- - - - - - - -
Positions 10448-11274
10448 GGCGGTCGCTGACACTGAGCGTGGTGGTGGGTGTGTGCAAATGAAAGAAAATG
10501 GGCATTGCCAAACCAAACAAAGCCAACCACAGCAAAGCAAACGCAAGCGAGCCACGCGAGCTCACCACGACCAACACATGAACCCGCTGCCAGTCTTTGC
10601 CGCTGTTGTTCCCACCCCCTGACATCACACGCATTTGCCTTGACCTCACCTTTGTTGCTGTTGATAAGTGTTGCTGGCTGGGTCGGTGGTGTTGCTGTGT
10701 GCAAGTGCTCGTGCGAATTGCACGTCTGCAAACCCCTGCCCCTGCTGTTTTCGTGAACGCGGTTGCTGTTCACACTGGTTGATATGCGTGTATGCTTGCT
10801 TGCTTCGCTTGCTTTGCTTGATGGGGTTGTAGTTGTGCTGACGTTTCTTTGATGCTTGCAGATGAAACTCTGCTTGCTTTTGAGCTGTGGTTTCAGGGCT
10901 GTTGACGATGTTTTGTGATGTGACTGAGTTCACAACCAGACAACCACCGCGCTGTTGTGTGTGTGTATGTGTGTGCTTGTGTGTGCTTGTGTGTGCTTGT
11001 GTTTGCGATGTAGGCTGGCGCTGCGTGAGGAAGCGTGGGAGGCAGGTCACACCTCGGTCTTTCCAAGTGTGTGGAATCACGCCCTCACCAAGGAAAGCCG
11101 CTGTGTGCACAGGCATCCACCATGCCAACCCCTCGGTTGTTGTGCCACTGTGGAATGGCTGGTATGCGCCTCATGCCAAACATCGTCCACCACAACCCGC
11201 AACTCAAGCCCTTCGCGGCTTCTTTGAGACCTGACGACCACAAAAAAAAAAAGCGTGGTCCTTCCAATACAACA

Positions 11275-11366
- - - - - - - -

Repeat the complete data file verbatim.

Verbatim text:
Positions 10448-11274
10448 GGCGGTCGCTGACACTGAGCGTGGTGGTGGGTGTGTGCAAATGAAAGAAAATG
10501 GGCATTGCCAAACCAAACAAAGCCAACCACAGCAAAGCAAACGCAAGCGAGCCACGCGAGCTCACCACGACCAACACATGAACCCGCTGCCAGTCTTTGC
10601 CGCTGTTGTTCCCACCCCCTGACATCACACGCATTTGCCTTGACCTCACCTTTGTTGCTGTTGATAAGTGTTGCTGGCTGGGTCGGTGGTGTTGCTGTGT
10701 GCAAGTGCTCGTGCGAATTGCACGTCTGCAAACCCCTGCCCCTGCTGTTTTCGTGAACGCGGTTGCTGTTCACACTGGTTGATATGCGTGTATGCTTGCT
10801 TGCTTCGCTTGCTTTGCTTGATGGGGTTGTAGTTGTGCTGACGTTTCTTTGATGCTTGCAGATGAAACTCTGCTTGCTTTTGAGCTGTGGTTTCAGGGCT
10901 GTTGACGATGTTTTGTGATGTGACTGAGTTCACAACCAGACAACCACCGCGCTGTTGTGTGTGTGTATGTGTGTGCTTGTGTGTGCTTGTGTGTGCTTGT
11001 GTTTGCGATGTAGGCTGGCGCTGCGTGAGGAAGCGTGGGAGGCAGGTCACACCTCGGTCTTTCCAAGTGTGTGGAATCACGCCCTCACCAAGGAAAGCCG
11101 CTGTGTGCACAGGCATCCACCATGCCAACCCCTCGGTTGTTGTGCCACTGTGGAATGGCTGGTATGCGCCTCATGCCAAACATCGTCCACCACAACCCGC
11201 AACTCAAGCCCTTCGCGGCTTCTTTGAGACCTGACGACCACAAAAAAAAAAAGCGTGGTCCTTCCAATACAACA

Positions 11275-11366